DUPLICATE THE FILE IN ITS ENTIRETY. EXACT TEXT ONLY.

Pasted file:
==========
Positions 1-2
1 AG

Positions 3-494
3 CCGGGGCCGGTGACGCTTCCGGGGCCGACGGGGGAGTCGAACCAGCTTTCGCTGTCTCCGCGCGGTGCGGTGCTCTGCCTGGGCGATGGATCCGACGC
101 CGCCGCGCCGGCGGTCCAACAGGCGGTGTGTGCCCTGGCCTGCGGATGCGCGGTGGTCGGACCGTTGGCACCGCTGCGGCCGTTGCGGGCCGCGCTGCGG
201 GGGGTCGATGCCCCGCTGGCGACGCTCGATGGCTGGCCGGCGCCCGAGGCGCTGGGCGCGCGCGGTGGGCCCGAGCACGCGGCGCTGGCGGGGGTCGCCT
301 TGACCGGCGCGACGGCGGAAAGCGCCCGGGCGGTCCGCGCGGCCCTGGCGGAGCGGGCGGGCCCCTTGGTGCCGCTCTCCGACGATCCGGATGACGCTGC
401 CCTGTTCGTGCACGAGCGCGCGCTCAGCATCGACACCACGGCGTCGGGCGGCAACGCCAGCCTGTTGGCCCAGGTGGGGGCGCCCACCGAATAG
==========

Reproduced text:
Positions 1-2
1 AG

Positions 3-494
3 CCGGGGCCGGTGACGCTTCCGGGGCCGACGGGGGAGTCGAACCAGCTTTCGCTGTCTCCGCGCGGTGCGGTGCTCTGCCTGGGCGATGGATCCGACGC
101 CGCCGCGCCGGCGGTCCAACAGGCGGTGTGTGCCCTGGCCTGCGGATGCGCGGTGGTCGGACCGTTGGCACCGCTGCGGCCGTTGCGGGCCGCGCTGCGG
201 GGGGTCGATGCCCCGCTGGCGACGCTCGATGGCTGGCCGGCGCCCGAGGCGCTGGGCGCGCGCGGTGGGCCCGAGCACGCGGCGCTGGCGGGGGTCGCCT
301 TGACCGGCGCGACGGCGGAAAGCGCCCGGGCGGTCCGCGCGGCCCTGGCGGAGCGGGCGGGCCCCTTGGTGCCGCTCTCCGACGATCCGGATGACGCTGC
401 CCTGTTCGTGCACGAGCGCGCGCTCAGCATCGACACCACGGCGTCGGGCGGCAACGCCAGCCTGTTGGCCCAGGTGGGGGCGCCCACCGAATAG